Information on vog for schools

Schools need to be prepared to address vog-related exposures and take actions appropriate to protect children and staff.  Children or staff with pre-existing respiratory or heart disease are at higher risk for potential health effects from vog. Schools closer to the volcanic vent(s) potentially could be exposed to elevated levels of both SO2 gas and fine particles (PM2.5), while schools further away from the source vent(s), such as in West Hawaiʻi, may only have to address fine particle exposures. Ashfall events may also affect schools downwind of the source. Exposures to these air contaminants are variable, depending on the amount and type of volcanic emissions on any day, the wind direction and wind speed, and the distance from the source vent(s).

Note that most school buildings on Hawaiʻi Island are old and without air-conditioning, so are not built very ‘tight’ and, therefore, do not prevent infiltration of outdoor air (when doors and windows are closed) for long periods of time. To respond to this situation, schools have established designated spaces to use as ‘sensitive’ rooms, with greater levels of protection for kids or staff who may need it during temporary increases in vog concentrations. There are air monitoring stations at a number of  schools, while others need to check readings from the nearest monitoring location available, or perhaps utilize hand-held monitoring devices if those are available. The Hawaii Department of Education (HDOE) school action plans (below) for SO2, fine particles (PM2.5), and ashfall events provide recommended actions tied to the specific, color-coded, air concentrations (SO2 and PM2.5),  or accumulation amount of ash. As concentrations (or accumulation) increase, more protective actions need to be taken.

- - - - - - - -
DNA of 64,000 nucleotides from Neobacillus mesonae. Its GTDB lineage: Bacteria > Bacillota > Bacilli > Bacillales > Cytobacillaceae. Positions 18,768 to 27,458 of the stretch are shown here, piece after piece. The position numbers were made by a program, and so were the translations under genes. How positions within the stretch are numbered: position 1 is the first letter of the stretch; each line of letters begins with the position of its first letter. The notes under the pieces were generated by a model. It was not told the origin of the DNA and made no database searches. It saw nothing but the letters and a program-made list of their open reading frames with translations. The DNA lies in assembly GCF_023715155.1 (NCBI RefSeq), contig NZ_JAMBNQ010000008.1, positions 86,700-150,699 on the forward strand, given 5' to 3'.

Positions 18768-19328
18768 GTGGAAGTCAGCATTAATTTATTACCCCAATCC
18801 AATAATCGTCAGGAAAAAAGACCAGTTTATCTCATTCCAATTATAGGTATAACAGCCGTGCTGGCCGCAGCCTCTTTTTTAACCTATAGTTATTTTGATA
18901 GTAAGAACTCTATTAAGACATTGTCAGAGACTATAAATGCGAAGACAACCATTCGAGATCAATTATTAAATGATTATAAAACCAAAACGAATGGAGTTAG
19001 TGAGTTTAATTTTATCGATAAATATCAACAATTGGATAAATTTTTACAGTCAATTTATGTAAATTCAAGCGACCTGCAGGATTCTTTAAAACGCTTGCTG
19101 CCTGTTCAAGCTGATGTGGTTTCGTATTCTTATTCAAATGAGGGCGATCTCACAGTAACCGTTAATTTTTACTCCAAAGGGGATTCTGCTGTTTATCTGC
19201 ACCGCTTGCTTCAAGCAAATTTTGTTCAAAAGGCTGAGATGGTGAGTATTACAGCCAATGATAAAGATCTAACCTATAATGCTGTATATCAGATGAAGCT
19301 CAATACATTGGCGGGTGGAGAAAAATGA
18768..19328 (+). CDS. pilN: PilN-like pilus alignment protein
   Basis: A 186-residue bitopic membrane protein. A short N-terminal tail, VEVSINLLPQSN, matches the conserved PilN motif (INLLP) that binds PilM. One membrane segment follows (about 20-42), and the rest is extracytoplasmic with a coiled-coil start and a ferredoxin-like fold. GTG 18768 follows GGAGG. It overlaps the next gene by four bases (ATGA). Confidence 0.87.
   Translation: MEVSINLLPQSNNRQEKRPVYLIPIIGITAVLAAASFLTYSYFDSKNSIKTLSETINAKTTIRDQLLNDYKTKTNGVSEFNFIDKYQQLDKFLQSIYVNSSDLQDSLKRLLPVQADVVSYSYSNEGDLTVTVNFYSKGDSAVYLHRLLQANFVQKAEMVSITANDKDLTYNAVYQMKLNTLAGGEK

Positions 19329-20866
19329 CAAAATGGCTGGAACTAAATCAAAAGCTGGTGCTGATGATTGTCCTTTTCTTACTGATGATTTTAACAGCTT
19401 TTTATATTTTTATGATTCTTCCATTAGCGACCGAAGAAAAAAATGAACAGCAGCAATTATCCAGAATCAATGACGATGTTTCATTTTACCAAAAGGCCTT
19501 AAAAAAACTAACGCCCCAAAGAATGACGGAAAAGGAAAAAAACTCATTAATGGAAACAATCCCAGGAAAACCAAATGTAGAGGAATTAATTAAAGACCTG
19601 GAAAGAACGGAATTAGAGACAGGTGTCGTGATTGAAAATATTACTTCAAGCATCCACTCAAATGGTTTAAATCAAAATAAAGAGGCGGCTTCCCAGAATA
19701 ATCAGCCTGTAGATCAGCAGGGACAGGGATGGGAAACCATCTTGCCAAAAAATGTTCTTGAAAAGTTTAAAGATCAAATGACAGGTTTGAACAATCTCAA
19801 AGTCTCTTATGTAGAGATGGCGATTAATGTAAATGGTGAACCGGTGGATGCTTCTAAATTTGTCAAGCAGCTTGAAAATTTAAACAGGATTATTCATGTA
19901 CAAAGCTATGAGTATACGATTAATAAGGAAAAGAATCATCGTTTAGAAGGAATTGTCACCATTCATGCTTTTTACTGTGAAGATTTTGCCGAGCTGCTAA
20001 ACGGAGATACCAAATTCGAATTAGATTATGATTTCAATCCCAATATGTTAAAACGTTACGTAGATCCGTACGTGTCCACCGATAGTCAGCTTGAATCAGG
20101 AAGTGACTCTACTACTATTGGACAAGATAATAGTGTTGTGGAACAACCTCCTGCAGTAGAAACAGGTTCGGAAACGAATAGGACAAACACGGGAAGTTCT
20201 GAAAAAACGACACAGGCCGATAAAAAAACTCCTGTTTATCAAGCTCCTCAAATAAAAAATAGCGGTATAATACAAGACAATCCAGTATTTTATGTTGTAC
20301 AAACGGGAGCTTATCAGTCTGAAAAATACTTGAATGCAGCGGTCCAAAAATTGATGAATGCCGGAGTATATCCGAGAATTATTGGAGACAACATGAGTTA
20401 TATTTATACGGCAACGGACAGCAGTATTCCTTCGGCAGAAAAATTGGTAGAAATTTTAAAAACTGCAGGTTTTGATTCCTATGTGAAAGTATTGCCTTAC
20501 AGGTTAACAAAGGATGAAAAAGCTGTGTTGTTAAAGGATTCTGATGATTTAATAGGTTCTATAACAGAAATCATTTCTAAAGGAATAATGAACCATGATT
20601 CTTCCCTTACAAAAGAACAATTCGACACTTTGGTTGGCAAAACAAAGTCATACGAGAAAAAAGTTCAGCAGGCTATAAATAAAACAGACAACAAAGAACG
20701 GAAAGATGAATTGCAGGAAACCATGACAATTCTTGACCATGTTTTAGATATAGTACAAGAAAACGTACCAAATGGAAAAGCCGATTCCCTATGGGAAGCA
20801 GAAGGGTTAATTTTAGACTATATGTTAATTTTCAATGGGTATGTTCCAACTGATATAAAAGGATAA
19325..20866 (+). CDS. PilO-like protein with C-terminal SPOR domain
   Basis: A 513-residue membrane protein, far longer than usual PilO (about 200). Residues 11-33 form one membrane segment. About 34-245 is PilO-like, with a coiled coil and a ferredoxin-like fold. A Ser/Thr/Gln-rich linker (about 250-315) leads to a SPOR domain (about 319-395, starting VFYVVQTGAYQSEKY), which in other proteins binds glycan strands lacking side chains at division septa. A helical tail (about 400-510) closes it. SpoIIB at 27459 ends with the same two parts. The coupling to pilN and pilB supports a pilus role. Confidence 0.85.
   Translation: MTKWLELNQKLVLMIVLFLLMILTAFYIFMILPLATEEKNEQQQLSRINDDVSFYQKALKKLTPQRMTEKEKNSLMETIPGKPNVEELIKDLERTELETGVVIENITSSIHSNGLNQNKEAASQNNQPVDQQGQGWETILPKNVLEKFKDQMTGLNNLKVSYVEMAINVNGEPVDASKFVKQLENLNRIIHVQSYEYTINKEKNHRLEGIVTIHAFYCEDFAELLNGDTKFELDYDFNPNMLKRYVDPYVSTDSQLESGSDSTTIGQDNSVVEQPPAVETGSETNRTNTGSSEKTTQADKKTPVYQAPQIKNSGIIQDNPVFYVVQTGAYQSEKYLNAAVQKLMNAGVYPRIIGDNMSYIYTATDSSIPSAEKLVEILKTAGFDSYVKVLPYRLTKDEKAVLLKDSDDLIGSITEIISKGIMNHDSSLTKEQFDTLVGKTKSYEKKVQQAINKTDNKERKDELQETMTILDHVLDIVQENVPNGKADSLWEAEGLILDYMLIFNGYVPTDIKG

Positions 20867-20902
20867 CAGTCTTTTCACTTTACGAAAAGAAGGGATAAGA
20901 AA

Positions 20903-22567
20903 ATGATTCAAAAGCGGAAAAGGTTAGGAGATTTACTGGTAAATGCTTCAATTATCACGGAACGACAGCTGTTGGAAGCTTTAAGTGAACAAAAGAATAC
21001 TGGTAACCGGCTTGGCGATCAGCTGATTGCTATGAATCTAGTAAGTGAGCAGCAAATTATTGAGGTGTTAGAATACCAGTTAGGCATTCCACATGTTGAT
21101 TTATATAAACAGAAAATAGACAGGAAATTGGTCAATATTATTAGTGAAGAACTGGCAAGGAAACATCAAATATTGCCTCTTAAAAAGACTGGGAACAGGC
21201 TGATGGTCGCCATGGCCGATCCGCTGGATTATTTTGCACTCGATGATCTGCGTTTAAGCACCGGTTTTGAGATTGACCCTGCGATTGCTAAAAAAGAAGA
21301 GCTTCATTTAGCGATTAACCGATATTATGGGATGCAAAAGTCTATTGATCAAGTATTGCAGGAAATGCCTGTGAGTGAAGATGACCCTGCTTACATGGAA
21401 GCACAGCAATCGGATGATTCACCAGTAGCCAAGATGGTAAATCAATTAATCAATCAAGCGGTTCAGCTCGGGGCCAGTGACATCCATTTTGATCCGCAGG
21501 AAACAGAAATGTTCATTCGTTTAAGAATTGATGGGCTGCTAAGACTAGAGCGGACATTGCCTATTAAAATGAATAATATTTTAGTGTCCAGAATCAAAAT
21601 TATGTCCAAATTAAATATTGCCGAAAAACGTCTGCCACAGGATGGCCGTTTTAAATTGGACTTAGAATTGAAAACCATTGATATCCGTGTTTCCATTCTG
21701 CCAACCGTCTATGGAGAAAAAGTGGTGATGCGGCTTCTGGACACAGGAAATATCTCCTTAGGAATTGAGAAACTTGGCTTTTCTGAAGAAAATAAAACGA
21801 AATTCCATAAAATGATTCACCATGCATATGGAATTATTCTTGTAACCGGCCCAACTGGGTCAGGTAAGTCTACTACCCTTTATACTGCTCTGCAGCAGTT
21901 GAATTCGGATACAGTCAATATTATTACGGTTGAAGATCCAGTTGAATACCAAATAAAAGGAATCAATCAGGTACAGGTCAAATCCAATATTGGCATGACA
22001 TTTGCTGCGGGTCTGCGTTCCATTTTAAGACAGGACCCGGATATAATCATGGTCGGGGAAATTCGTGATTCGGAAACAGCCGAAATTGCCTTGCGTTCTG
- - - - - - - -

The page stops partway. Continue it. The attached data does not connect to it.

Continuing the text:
School action plans for SO2, PM2.5 and ash

The Hawaii State Department of Health (HDOH), HDOE school representatives, and nursing professionals have developed the following action plans for schools:

1. Schools sulfur dioxide (SO2) action plan

Recommended actions/activities at specific SO2 concentrations/advisory levels




2. Schools particulate matter (PM2.5) action plan

Recommended actions/activities at specific PM2.5 concentrations/advisory levels




3. Schools volcanic ashfall action plan

Recommended actions/activities at various ash accumulation levels




Please note: the above action plans state that affected individuals will be evaluated by SHA using sections of the SHA Manual. SHA are School Health Aides (HDOE employees at public schools).
Manual section 3-3-9 Asthma, wheezing, difficult breathing
Manual section 3-3-28 Eye problems (injury)
Manual section 3-3-29 Eye problems (particle in eye)



Other useful information


4. HDOH protecting keiki (kids) from vog factsheet

Factsheet describing risk of volcanic emissions for children and protective actions



5. Taking care of K-12 students during Kīlauea’s eruption

Nursing experts/ HDOH/ HDOE
Information for school staff describing actions and resources to help care for K-12 students during volcanic eruptions



6. HDOH information on use of N95 masks for children

Letter to parents/guardians to address usage of N95 masks for children



7. Hawaii Department of Education Kīlauea eruption update

Information for the public regarding the latest developments on the Kīlauea eruption and its implication for schools, students, staff and families, with links to partner resources.